Denver City Council approves 0.25% sales tax increase, sending it to November ballot

Cash from the increase would, if approved by voters, be dedicated to Denver’s renewable energy goals over the coming decades

David Zalubowski, The Associated Press In this Wednesday, March 6, 2019, photograph, the skyline is shrouded as pollution fills the air over Denver.

By CONRAD SWANSON | | The Denver Post August 3, 2020

Denver City Council passed a measure to the November ballot Monday which would increase the city’s sales tax rate by a quarter of a percent to fund renewable energy goals over the coming decades.

If approved by voters, the tax would charge shoppers an extra 2.5 cents on every $10 purchase of goods and services. Food, water, fuel and medical supplies, among other necessities, would be exempt from the tax.

The proposed tax increase comes at the recommendation of the recently formed Denver Climate Action Task Force and would raise an estimated $36 million in its first year, according to the group’s recommendations.

Cash from the increase would have to be spent creating jobs in the areas of renewable and clean energy technology and management of natural resources; on solar power, battery storage and other renewable energy technologies; neighborhood-based environmental and climate justice programs, and other environmentally friendly programs, the bill states.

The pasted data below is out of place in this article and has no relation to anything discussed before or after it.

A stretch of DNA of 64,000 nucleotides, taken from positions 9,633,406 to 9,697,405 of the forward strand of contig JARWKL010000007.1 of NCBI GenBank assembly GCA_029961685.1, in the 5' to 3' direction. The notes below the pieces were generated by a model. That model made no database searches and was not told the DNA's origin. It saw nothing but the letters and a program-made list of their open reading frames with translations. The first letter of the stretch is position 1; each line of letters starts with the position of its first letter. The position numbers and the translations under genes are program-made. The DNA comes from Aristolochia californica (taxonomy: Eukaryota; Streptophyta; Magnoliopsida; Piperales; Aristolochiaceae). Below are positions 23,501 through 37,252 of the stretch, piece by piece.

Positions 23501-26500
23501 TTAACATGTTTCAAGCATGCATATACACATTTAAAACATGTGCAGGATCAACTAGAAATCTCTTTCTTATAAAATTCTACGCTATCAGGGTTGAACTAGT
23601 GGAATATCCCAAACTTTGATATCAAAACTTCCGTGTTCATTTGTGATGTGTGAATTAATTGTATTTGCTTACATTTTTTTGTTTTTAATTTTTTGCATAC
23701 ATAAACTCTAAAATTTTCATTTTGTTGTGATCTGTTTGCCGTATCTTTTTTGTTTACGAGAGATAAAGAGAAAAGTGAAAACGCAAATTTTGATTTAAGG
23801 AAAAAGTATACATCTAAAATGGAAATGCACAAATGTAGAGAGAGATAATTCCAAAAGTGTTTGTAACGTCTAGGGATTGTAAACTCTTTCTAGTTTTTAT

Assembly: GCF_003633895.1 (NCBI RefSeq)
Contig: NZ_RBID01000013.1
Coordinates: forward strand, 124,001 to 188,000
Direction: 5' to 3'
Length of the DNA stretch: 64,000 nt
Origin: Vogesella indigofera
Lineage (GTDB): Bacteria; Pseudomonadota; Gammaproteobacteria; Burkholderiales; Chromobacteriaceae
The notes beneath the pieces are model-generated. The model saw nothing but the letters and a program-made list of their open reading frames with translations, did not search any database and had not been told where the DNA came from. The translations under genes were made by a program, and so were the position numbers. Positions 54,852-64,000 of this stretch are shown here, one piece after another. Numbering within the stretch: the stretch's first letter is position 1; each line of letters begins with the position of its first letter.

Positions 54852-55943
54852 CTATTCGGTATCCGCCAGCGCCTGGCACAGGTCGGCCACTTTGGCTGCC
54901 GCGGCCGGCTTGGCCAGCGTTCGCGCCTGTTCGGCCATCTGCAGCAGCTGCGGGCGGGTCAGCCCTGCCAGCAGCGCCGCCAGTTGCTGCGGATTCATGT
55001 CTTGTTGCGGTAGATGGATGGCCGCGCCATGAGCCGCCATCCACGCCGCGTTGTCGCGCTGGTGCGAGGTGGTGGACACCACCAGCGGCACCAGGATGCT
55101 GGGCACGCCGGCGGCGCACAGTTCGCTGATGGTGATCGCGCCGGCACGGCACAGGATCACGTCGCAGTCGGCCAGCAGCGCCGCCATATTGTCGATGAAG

Not only would the cash be used for green initiatives, but it would also be used to directly benefit communities of color and lower income communities, which are disproportionately hurt by long-standing, environmentally harmful practices in Denver and around the country, said Councilman Jolon Clark. The money could be used to subsidize the installation of solar panels on low-income homes to reduce or eliminate utility bills while also cutting the city’s reliance on fossil fuels, for example, he said.

The move should have been made decades ago, Clark said. And while a proposal to increase taxes during a pandemic might not be popular, the cost of inaction will only increase.

“Every day that we wait the price tag on this goes up higher and higher and the threat to the most vulnerable communities in our city goes up,” Clark said.

The measure will replace a different measure placed on the ballot by Resilient Denver, which would have instead raised cash for environmentally friendly programs by increasing utility bills based on electricity and natural gas usage, Clark said.

If approved, Clark said the tax would not expire after any set amount of time.

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